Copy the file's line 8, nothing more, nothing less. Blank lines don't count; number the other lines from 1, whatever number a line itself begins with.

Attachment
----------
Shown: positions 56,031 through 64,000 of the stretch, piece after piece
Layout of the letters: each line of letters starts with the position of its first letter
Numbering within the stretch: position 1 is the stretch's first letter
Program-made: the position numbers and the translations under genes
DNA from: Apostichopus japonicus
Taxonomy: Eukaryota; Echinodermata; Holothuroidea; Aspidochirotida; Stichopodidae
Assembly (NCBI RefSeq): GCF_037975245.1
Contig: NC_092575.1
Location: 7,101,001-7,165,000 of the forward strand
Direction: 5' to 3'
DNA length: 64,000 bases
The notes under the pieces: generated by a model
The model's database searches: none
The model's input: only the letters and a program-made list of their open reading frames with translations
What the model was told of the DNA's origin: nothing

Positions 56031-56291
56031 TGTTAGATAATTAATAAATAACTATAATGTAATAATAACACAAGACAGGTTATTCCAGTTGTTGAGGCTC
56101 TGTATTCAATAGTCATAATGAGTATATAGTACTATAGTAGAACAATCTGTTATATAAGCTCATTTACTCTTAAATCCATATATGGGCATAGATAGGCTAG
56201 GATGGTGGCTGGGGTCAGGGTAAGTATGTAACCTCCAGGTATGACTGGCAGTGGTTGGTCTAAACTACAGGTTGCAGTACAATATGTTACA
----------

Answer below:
Contig: NC_092575.1